Michelin - Argentina An Important Test For Tires

The Termas de Rio Hondo circuit proved to be quite an ordeal for Michelin in 2016. In their first year as official tire supplier, Michelin arrived at the Argentinian circuit with only limited data from testing. They were not entirely to blame for that situation: test riders had ridden at the track in 2015, but had the weather conditions against them. A damp track and the slower pace of test riders meant that the tires did not get the workout they needed to stress them to the limit.

That did happen during practice for the race. The rear Michelin of Scott Redding's Pramac Ducati delaminated during FP4, causing a radical shakeup for the race. The race was once again cut in two, and compulsory pit stops added. As a result of that event, Michelin responded by becoming a lot more conservative in their tire selection, producing tires which were much more hard wearing, but also provided less feel and less grip.

The MotoGP circus arrives in Argentina in 2017 much better prepared. Michelin have had a year to work on new tires, and have a full race weekend of data from competitive riders to base their new tires on. The French tire manufacturer will be hoping that the work they have done over the past year will rule out any further surprises. 

Conditions at the track will be difficult, however. Sadly, the Termas de Rio Hondo circuit sees very limited use during the year, and so is usually covered in dust and dirt on arrival. Complicating matters further, rain is expected on Saturday and Sunday, at least, leaving the riders with a dirty track to cope with in Friday, and possibly a wet track to handle during qualifying and the race. Michelin's rain tires could be the ones getting a workout this weekend.

For more details on Michelin's tires, see the Race Card they issue before every race, and the press release below:

An Argentinian adventure awaits Michelin in Latin America

Michelin has embarked on one of the most challenging trips of the MotoGP™ calendar as it heads over the equator to Latin America and then across Argentina to Termas de Rio Hondo for round two of the championship as the Gran Premio Motul de la República Argentina is held at one of the most demanding circuits of the year.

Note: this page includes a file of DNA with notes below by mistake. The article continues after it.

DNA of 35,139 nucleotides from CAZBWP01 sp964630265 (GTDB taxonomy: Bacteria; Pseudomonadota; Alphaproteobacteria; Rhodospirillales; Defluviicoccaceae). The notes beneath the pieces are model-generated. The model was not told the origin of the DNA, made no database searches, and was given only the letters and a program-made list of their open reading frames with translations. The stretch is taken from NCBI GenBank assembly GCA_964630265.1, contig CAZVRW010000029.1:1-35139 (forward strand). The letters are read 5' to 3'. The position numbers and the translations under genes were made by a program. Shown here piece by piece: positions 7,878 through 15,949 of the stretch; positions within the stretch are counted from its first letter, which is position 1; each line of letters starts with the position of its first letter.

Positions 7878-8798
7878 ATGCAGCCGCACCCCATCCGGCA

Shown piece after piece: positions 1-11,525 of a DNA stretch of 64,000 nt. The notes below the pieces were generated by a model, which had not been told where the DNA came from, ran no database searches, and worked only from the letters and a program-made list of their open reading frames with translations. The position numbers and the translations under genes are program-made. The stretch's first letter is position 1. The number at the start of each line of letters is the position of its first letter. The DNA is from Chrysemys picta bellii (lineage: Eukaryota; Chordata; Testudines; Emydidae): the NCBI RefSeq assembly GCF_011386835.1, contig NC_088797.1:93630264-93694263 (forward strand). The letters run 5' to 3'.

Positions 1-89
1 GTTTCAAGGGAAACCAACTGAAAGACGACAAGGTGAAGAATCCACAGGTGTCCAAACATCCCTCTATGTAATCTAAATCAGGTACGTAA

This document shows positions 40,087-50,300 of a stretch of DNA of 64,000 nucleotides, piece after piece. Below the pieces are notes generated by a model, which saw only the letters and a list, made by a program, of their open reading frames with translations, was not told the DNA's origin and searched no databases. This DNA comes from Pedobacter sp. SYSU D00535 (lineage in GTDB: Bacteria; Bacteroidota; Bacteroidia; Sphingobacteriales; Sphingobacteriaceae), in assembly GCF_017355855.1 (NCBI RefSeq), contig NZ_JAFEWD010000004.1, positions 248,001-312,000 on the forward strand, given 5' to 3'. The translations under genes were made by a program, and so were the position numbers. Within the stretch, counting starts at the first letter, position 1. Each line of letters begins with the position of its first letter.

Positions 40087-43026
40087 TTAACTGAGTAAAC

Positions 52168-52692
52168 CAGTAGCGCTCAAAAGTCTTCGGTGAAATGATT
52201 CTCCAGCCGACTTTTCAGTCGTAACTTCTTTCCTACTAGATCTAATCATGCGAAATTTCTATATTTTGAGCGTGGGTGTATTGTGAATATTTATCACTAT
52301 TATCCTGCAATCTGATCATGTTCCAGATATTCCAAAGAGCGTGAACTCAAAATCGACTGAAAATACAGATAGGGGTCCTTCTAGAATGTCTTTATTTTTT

Initially constructed in 2007 and opened the following year for a round of Argentina´s Touring Car championship, the circuit was completely redeveloped, enlarged and restructured in 2012 to make it ready to stage MotoGP, which it has done since 2014 and this season will see Michelin making its second visit to one of South America’s safest and most modern circuits. The track is one of the fastest on the calendar and is very demanding on tyres, it features fast sweeping bends, high cambers and hard-braking zones throughout the circuit’s layout of nine right-hand bends and five left-handers, allied to a straight over one kilometre long. With such demands, the range of MICHELIN Power Slicks will have a lot of work to do to cope with the high temperatures that are created and the abrasive nature of the surface. Michelin’s series of tyres to handle these challenges will be the soft, medium and hard compound options for the front and rear, these will be identifiable by white bands, no bands and yellow bands respectively. The soft and medium rear compounds will feature an asymmetrical design with a harder right-hand shoulder, whilst the hard option will be a symmetrical version.